Plastics industry profile: Nova Chemicals’ Bobbi Liebrecht
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After more than 22 years with Nova, the company's manufacturing West process and technology leader looks back on her career, and ahead on the growing role of women in plastics.
Canada’s chemicals and plastics sectors are changing pretty rapidly these days – single-use product bans, “toxic” designations, new work-from-home policies, and more – but a few of the older traditions are still in place. Like remaining at one company, for instance, and working your way up.
A classic example is Bobbi Liebrecht, currently the manufacturing West leader of process and technology with Calgary-based Nova Chemicals Corp. A 1999 graduate of the University of Alberta with a Bachelor of Science in Chemical Engineering, Liebrecht was recruited by Nova through the university’s career centre. “Through the interviews and site tours, I was struck by Nova’s ‘Responsible Care’ strategy, the cleanliness of the facilities, and the wide range of opportunities for engineers at one of the largest ethylene and polyethylene [PE] manufacturing sites in the world,” she said.
MOVING ON UP
Liebrecht started at Nova as a process engineer supporting operations and design implementation of facility changes – and was involved in some big decisions right out of the gate. “I was part of a technical team that commissioned, started up, and optimized a new PE plant built during Nova’s 2000 expansion of its manufacturing facility in Joffre, Alberta,” she said. “I spent 13 years in various engineering and technical roles on the site before moving into my first leadership role as a team leader for process engineering for olefins, utilities, and pipeline; and I then worked in operations, business integration, and engineering management, and was appointed to my current role as a site leader for process and technology in December 2020.”
Along the way, Liebrecht was also part of the team that started up a second PE plant utilizing Nova’s advanced Sclairtech technology that diversified the company’s product portfolio. “These products allowed us to enter new markets and test the boundaries of our existing PE technology knowledge,” she said. “During this time, I coauthored a patent that’s still actively in use today.”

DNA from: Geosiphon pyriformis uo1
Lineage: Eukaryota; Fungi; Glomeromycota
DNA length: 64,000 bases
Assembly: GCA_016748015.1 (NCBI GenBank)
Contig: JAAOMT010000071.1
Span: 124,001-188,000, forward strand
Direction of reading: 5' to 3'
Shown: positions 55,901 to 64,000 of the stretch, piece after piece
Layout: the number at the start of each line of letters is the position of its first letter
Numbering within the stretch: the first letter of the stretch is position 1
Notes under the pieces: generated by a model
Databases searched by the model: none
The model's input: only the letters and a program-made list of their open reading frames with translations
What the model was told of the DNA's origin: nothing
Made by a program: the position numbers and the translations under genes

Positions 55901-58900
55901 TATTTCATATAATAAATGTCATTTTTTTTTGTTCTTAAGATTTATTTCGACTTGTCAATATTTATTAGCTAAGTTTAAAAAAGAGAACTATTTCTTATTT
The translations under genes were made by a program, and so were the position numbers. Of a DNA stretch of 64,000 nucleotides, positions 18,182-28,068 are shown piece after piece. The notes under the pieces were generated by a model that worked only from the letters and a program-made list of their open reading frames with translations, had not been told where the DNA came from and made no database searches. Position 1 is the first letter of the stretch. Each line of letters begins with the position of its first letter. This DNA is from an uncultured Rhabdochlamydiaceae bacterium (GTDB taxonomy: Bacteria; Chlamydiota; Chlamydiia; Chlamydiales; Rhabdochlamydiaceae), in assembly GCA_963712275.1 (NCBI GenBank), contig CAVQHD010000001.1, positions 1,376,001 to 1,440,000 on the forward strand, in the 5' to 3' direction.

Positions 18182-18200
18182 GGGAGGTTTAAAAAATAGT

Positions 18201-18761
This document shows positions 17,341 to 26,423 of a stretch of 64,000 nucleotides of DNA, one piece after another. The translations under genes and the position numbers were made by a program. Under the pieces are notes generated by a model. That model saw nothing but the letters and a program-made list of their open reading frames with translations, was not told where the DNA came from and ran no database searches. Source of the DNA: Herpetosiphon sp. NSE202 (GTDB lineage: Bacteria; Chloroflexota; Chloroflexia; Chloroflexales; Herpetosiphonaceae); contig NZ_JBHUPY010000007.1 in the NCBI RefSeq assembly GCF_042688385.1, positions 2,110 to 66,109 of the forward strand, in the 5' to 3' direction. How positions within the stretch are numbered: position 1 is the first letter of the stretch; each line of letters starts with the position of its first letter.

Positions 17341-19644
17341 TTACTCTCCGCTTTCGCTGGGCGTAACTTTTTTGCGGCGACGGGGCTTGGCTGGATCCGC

And, inevitably, Liebrecht has also learned a thing or two the hard way. “Early in my career, I engineered a solution to a plant problem that wasn’t implemented by leadership, and I quickly moved to the proposed implementation of a solution that was theoretically accurate but costly and complex to operate,” she said. “I remained very passionate about solving the problem this one way and was frustrated and disappointed when the solution was rejected, but I reworked the problem description to consider operating cost in addition to initial capital cost, ease of maintenance, and reduced operational complexity post-implementation as requirements of the redesign.” The lessons being? “I learned to broaden my approach by soliciting design requirements and policy statements from key stakeholders and end users early on in order to clearly define a problem before working on solutions,” she said. “In addition, I now consider that there may be more than one way to technically solve a problem, and to always consider those that will be operating and maintaining the system long after I’ve implemented an engineering change.”
Teachable moments aside, Liebrecht says, another big positive of her career is having been able to try a variety of roles in different areas of Nova’s business. “This has further developed my process knowledge, from the introduction of ethane feed to the site all the way through the process to conclude with development, manufacturing, and delivery of sustainable product to market,” she said. “I love to solve complex problems using innovation, team diversity, strong technical principles, and robust data.”
THE BIGGER PICTURE
Spending more than 22 years with one company definitely doesn’t mean that Liebrecht – or anyone else with a similar career arc – is insulated from what goes on outside that company, least of all from the growing movement nowadays to bring more women into the plastics sector. “I believe there’s still more to do to continue to draw in more women,” she said. “First, the debiasing of our hiring, retention, and promotion processes, and challenging conscious and unconscious bias in general; second, providing robust role models, sponsors, and mentors; and finally, developing flexibility in how work is completed to promote diversity, wellness, and a healthy life balance.”
And for young women starting out today in the plastics/chemical industry, Liebrecht’s advice is to stay true to who they are and confident in what they believe in. “Your voice is of critical importance for continuous improvement and evolution of our industry, so let others hear it,” she said. “Recognize that there’s so much opportunity to produce plastics products that are both essential to everyday life and sustainable.”